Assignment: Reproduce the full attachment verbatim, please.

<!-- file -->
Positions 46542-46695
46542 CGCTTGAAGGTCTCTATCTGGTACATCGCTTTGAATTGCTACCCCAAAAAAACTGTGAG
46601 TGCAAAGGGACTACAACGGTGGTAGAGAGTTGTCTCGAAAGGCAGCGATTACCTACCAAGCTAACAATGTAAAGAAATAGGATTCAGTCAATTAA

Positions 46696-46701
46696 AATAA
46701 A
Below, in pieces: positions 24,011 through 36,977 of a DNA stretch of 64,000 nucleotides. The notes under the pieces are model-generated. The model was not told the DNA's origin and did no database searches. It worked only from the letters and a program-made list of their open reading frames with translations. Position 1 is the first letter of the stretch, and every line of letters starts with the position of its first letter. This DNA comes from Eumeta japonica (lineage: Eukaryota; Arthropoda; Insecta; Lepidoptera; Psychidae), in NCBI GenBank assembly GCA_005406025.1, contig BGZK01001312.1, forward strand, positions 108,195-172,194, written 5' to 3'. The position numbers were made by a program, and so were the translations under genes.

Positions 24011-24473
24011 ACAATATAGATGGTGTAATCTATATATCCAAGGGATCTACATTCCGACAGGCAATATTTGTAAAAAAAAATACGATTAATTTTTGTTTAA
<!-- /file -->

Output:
Positions 46542-46695
46542 CGCTTGAAGGTCTCTATCTGGTACATCGCTTTGAATTGCTACCCCAAAAAAACTGTGAG
46601 TGCAAAGGGACTACAACGGTGGTAGAGAGTTGTCTCGAAAGGCAGCGATTACCTACCAAGCTAACAATGTAAAGAAATAGGATTCAGTCAATTAA

Positions 46696-46701
46696 AATAA
46701 A
Below, in pieces: positions 24,011 through 36,977 of a DNA stretch of 64,000 nucleotides. The notes under the pieces are model-generated. The model was not told the DNA's origin and did no database searches. It worked only from the letters and a program-made list of their open reading frames with translations. Position 1 is the first letter of the stretch, and every line of letters starts with the position of its first letter. This DNA comes from Eumeta japonica (lineage: Eukaryota; Arthropoda; Insecta; Lepidoptera; Psychidae), in NCBI GenBank assembly GCA_005406025.1, contig BGZK01001312.1, forward strand, positions 108,195-172,194, written 5' to 3'. The position numbers were made by a program, and so were the translations under genes.

Positions 24011-24473
24011 ACAATATAGATGGTGTAATCTATATATCCAAGGGATCTACATTCCGACAGGCAATATTTGTAAAAAAAAATACGATTAATTTTTGTTTAA